Sherman R. Frederick/Marinscope, Marin County
One pernicious canard needs bursting. It’s the idea that anything a government does is justified if it “saves just one life.” Not only is it not true, it’s a refuge for despots.
Here’s the unvarnished truth about COVID-19: It will run through the entire population. Everyone is exposed to it, even with stay-at-home rules. Most will get it. Some will die. The stay at home orders were just a way to initially manage the avalanche — to give time to prevent the hospital system from becoming overwhelmed COVID-19 patients.
If this were an exercise in “saving one life”, we’d never reopen. We’d shut down public transportation entirely. We’d never carpool. HOV lanes would disappear, airports and train stations would shutter. We’d never go to a Giants game, or a recital, or a wedding.
We’d be confined to quarters, forever.
Look, by all accounts we have successfully negotiated the immediate danger. Kudos all around. But, let’s drop the “save one life” rationalization.
Life is a balancing act of risks. It’s time to reopen and get back to as close to normal as we reasonably can.
CREATING DEATH TRAPS
Something like one third of all deaths from the coronavirus have occurred in facilities that care for the elderly. It’s a horrible number for which we’re going to have to do some soul-searching to understand what we did wrong in the initial days of the pandemic.
So, get a load of this story coming out of the Mercury News from reporters Annie Sciacca and Thomas Peele. They reported last week that the state of California is “calling on assisted living facilities to house infected patients in exchange for money.”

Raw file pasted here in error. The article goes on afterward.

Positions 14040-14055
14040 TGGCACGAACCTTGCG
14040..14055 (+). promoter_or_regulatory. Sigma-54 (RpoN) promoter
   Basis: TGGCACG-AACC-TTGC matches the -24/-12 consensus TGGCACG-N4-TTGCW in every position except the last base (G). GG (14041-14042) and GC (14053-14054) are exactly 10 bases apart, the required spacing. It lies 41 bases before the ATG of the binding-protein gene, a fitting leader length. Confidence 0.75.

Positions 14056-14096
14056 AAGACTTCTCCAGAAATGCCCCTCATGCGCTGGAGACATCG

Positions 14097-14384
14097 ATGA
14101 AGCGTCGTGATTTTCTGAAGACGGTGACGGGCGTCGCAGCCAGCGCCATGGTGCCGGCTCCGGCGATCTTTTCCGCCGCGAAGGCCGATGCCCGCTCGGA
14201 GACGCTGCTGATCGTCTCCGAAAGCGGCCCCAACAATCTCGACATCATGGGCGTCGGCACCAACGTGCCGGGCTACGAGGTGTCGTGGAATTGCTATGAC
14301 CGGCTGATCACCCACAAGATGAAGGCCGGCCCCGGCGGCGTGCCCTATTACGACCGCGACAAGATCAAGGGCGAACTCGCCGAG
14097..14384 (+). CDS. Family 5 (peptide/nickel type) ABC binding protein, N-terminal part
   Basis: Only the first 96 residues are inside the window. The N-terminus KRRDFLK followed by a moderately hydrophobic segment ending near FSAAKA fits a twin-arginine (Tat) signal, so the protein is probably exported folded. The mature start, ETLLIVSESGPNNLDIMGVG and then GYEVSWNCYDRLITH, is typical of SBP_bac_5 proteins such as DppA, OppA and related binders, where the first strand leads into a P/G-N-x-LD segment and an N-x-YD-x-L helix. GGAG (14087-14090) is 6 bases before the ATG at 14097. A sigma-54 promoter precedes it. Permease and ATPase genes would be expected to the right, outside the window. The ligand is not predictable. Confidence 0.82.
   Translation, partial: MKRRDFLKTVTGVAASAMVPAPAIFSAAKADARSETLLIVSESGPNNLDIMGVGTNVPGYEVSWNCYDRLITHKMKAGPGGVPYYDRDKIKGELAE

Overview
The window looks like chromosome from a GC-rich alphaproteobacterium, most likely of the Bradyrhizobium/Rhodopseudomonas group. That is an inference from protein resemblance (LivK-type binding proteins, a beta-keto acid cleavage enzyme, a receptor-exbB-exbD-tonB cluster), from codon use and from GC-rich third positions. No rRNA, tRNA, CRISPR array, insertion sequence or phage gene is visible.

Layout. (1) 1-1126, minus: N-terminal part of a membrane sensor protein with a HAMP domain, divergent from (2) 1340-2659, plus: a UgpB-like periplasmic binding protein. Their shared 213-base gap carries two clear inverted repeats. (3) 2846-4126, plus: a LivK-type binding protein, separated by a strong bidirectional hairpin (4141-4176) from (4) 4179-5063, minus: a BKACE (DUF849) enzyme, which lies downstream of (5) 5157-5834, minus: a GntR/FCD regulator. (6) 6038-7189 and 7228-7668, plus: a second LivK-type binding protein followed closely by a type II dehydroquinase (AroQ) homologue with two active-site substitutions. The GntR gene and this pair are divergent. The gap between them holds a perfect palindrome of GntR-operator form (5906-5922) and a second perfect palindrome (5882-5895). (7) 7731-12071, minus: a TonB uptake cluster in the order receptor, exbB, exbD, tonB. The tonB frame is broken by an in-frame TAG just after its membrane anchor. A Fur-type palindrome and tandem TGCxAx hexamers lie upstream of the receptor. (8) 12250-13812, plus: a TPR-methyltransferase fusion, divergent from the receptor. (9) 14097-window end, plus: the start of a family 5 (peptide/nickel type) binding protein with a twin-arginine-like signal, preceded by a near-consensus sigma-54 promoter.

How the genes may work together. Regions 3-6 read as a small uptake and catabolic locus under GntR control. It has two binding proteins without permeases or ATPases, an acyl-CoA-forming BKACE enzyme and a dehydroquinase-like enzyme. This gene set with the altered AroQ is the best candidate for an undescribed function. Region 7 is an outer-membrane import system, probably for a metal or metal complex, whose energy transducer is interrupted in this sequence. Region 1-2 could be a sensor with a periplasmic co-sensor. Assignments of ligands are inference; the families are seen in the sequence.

The state will pay the facility up to $1,000 a day to move recovering COVID-19 patients out of the hospital and into those facilities.
That mandate is drawing immense pushback from the medical community. According the newspaper:
“Any guidance from the government that opens the door to send more COVID-19 into a nursing home or assisted living facility, to me, is medically unsound,” said Dr. Michael Wasserman, a geriatrician and the president of the California Association of Long Term Medicine.
“The assisted living industry is a real estate industry — it is not a health care business.”
As I said earlier, life after coronavirus is going to be a balancing act. Not sure this idea is well balanced.
ONE MORE THING
— Murder hornets — how much toilet paper do we need to buy?
— Some children grow up with more immunity than others, as illustrated in this picture.
— A lady asked me what she had to do to become a Lutheran. I told her she had to believe in Jesus and own a 9X13 casserole dish.
— And finally, these sailors did not enjoy sinko de mayo.
I may have to go to confession for passing along that “sinko” one, so I’ll pick up my knitting and go. Be well, avoid soreheads, and see you next time around.
Sherman Frederick is the founder of Battle Born Media, publisher of intensely local community newspapers, including the the Novato Advance, the San Rafael News Pointer, the Mill Valley Herald, the Sausalito Marin Scope, the Twin Cities Times, and the Ross Valley Reporter. He may be reached at email@example.com.)